A hypnotherapist can also work with expectant mums to reduce any anxiety they may be feeling, either about giving birth, or adjusting to parenthood.

The process of hypnotherapy for childbirth begins well before baby is due, so if you’re considering using hypnosis for your own big day, it’s best to plan a good few months ahead. During therapy sessions, you’ll experience how physically comfortable and calm it’s possible to feel in hypnosis, and learn relaxation techniques that you can replicate yourself.

You’ll also have a self-hypnosis CD which you can play at home and in the delivery room.

Studies have suggested that using hypnotherapy for childbirth not only reduces pain, but shortens the average duration of labour. It’s thought that very much of the pain and difficulty that women can experience in childbirth is caused by fear and tension in the body. Our personal and cultural expectations of what childbirth will be like, may create self-fulfilling prophesies – it’s said that women in Native American tribes do not experience pain in childbirth, simply because they don’t expect to!

So, by using the mind-body link to relax physically, as well as to relieve emotional worries, we can promote a much easier, more fulfilling birthing experience.

Do get in touch if you’re interested in booking a course of hypnotherapy or in finding out more about how hypnosis for childbirth could help you.

no artistic ability needed….

Posted by on July 16th, 2013

art therapyMy hypnotherapy association(APHP) likes me to do at least two days’ therapy-related training each year, so when I saw flyers for a Birmingham-based weekend course in Person-Centred Expressive Arts, I snapped up the chance to attend.

Using art and creativity hand-in-hand with therapy feels natural and important to me, because when I’m not hypnotherapising, I spend a lot of my time writing, painting and dancing. I have another website for my ‘extracurricular’ activities, but I often feel like there’s only a tenuous distinction between my hypnotherapy-self and my arty-self.

Sometimes in therapy, clients might be asked to do some drawing, writing or collage-making as ‘homework.’ But we can be creative in other, less obvious ways too.  Einstein has been quoted as saying, “creativity is seeing what everyone else has seen, and thinking what no-one else has thought.” And if it means sometimes doing things differently to other people, I think it can also mean doing things differently to yourself – it takes plenty of creativity to change a thought pattern or behaviour that you’ve had for many years, to think differently about what your goals are and how you might be able to achieve them.

Both Milton Erickson and Carl Rogers (leading figures of modern hypnotherapy and person-centred counselling), believed firmly that the client naturally has all the ability they need to make positive changes in life. I love all kinds of therapy/philosophy which encourage a person to listen to their own inner voice, instead of trying to mould themselves into an externally-defined way of doing things.

This Expressive Arts workshop was run by Lisa Anthony, a counsellor and lecturer at Warwick University, and Phyllis Clay, a psychosynthesis tutor and therapist.  We spent the weekend painting to music, creating new poems from lines we’d cut out of existing published ones, playing with clay, paper, buttons and trinkets. Phyllis and Lisa told the group that what we produced needn’t have even the slightest bit of technical merit; the art materials given were only meant as a sort of mirror, letting us see what was going on in ourselves.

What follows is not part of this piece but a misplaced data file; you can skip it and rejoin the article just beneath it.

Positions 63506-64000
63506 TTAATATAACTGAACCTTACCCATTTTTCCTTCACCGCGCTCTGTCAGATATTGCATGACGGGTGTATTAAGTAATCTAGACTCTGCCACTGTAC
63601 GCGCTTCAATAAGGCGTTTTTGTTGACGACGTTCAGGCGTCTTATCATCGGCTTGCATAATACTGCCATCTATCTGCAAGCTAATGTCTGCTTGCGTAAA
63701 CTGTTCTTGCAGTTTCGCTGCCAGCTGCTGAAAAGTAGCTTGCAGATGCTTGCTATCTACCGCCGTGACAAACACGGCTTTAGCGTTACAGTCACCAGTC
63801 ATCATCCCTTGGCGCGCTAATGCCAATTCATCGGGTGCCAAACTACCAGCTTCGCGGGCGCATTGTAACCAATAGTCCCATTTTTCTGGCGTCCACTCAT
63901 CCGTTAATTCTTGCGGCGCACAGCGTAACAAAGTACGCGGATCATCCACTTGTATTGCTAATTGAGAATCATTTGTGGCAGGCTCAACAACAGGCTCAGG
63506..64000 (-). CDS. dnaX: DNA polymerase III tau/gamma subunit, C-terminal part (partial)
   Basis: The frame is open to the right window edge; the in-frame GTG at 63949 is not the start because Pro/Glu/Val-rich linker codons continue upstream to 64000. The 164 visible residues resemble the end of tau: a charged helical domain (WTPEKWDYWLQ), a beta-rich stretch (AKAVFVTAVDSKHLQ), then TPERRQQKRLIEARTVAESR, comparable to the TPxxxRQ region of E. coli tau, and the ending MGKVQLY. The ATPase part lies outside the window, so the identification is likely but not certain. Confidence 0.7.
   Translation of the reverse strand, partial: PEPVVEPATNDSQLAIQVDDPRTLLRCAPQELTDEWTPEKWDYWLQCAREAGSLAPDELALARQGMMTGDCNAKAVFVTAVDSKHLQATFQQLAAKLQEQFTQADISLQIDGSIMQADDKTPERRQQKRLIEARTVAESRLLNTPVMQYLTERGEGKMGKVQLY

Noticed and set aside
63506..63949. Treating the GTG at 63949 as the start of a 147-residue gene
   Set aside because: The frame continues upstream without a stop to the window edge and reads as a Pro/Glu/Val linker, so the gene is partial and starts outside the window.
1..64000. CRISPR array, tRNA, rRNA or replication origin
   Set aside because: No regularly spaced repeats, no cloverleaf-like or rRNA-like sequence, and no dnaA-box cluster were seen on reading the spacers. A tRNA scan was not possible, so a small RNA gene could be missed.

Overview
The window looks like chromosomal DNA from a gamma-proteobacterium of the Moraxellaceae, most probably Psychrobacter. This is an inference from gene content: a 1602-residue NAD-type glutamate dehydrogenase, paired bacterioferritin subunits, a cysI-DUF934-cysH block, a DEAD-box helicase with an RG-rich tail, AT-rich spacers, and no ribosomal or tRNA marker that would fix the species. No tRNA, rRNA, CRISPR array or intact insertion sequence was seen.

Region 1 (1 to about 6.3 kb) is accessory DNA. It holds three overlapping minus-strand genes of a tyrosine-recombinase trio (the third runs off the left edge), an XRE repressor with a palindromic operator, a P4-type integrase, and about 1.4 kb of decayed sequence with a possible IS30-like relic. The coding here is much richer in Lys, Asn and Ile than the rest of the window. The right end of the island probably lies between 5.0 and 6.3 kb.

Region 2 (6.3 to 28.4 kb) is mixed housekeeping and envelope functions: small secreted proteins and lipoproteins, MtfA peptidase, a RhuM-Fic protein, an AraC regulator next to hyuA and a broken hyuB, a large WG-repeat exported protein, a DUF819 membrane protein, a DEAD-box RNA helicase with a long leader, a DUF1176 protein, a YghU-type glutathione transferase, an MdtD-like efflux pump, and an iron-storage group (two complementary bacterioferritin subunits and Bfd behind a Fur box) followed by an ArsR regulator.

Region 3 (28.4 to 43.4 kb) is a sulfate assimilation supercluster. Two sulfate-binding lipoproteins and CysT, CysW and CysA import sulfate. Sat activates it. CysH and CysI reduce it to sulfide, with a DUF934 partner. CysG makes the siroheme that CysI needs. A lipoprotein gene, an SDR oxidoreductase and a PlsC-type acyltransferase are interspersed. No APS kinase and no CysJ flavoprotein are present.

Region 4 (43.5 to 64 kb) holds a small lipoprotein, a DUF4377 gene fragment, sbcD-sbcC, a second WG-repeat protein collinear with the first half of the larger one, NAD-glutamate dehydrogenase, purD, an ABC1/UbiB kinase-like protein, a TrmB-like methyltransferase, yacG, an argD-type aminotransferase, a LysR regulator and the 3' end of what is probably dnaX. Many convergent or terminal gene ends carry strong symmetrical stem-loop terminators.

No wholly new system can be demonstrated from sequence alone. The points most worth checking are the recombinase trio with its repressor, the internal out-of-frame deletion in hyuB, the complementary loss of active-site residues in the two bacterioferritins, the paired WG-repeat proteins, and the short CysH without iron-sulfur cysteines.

If you’re a perfectionist, used to expecting high standards from yourself, producing anything without trying to make it ‘good’ can be anxiety-making. So when you’re doing expressive arts, some ways around that anxiety are to draw with your non-dominant hand, use materials or tools that are not ‘meant’ to be used for art (wooden spoons for music, hairbrush instead of a paintbrush…) and limit the time you spend on each exercise (10 minutes then you move onto something else, whether or not you’ve finished).

paradisebirdHere’s one I did finish: it’s a bird of paradise, although he might not look like his cousins from David Attenborough’s shows. I haven’t used clay since school, but I know that when I did, we weren’t encouraged to mix our media like I have here: buttons and netting would not have been considered fit partners for the medium of clay. (And I can see why not for practical reasons; they would melt and emit a pretty brutal plastic smell if I tried to fire the finished piece in a kiln. As it is, I’ve just let the clay bird harden naturally in the air.)

If you’d like to try a little art-therapy yourself, here are some ideas to get you started. They can all be done without supervision from a responsible adult, and you don’t have to use expensive arts materials.

  • Using coloured crayons or pastels, draw your emotions (and be as abstract or literal as you like). OR, put some music on and use colours or shapes to represent the sounds that you hear.
  • Draw with your non-dominant hand – or in the dark!
  • Make a picture – using collage, paint, drawing or whatever you can think of – that represents your idea of happiness and freedom. You might end up drawing identifiable objects or people, or your picture may be totally abstract. Either is fine, of course.
  • Make a drawing, collage or painting of the problems in your life. Again, this might or might not represent tangible things.
  • Instead of using visual art forms, many of these exercises could be done just as easily with sound – use your voice, a musical instrument or household objects to make sounds, and record yourself if you want to.
  • Or use movement – no dancing ability required. Spend a few moments deliberately walking/moving in a way that exaggerates how you feel. Or imagine you are a statue, and arrange your body into a position that shows your state of mind. You might surprise yourself when you do this!